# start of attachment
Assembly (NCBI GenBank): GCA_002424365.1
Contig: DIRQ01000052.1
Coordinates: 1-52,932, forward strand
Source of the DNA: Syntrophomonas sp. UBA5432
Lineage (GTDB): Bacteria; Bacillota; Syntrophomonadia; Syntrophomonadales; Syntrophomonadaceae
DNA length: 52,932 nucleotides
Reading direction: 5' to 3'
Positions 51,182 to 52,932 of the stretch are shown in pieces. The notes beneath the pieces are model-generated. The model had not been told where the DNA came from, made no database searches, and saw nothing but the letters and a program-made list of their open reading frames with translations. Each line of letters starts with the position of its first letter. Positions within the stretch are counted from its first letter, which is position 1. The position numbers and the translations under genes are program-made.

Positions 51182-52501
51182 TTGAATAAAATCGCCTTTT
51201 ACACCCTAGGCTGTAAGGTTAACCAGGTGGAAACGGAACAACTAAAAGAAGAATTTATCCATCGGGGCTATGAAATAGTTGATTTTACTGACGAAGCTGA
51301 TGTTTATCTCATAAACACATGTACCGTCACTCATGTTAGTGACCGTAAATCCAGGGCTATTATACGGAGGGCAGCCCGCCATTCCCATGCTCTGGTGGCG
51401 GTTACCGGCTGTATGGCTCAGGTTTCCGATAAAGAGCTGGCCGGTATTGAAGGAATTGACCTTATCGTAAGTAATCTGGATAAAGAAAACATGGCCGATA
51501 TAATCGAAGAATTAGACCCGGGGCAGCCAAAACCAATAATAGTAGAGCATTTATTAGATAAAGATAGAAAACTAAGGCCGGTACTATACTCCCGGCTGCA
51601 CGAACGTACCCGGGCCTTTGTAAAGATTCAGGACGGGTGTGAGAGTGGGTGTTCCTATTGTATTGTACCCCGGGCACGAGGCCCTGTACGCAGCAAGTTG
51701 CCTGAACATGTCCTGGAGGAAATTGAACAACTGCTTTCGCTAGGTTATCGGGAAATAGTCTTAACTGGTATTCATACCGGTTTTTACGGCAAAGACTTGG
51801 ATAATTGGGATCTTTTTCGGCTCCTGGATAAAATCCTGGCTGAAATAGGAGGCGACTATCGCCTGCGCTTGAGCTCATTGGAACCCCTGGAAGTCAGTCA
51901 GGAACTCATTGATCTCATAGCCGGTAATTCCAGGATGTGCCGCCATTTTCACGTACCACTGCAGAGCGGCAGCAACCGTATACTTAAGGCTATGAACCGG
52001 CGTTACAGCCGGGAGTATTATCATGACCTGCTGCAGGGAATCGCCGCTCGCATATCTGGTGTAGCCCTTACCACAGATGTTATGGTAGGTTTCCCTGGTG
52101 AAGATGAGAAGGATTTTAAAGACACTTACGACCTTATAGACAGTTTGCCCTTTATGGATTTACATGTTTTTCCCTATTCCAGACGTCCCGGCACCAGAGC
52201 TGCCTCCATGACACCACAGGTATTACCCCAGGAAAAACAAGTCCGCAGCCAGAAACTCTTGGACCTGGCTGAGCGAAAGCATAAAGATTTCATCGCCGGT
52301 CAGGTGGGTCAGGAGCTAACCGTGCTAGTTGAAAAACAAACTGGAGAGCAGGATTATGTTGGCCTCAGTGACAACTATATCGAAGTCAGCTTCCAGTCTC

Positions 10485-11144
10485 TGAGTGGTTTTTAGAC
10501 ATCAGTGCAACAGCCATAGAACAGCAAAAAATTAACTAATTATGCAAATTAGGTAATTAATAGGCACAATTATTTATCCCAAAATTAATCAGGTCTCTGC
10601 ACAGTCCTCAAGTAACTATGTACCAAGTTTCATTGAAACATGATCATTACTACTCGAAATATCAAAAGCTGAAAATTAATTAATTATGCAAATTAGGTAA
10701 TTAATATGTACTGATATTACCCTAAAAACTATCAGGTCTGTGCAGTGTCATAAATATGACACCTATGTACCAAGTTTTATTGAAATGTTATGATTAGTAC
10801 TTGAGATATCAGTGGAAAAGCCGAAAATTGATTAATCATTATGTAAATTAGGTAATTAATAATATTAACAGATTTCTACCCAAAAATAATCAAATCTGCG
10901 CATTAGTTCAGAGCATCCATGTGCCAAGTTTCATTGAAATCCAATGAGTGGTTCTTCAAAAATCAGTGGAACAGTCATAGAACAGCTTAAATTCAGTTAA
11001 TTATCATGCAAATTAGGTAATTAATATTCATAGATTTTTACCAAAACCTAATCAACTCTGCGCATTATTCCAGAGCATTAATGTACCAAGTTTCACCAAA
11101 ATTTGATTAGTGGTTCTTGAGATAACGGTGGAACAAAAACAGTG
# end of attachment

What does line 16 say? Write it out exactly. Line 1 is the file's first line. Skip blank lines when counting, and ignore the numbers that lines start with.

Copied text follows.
51701 CCTGAACATGTCCTGGAGGAAATTGAACAACTGCTTTCGCTAGGTTATCGGGAAATAGTCTTAACTGGTATTCATACCGGTTTTTACGGCAAAGACTTGG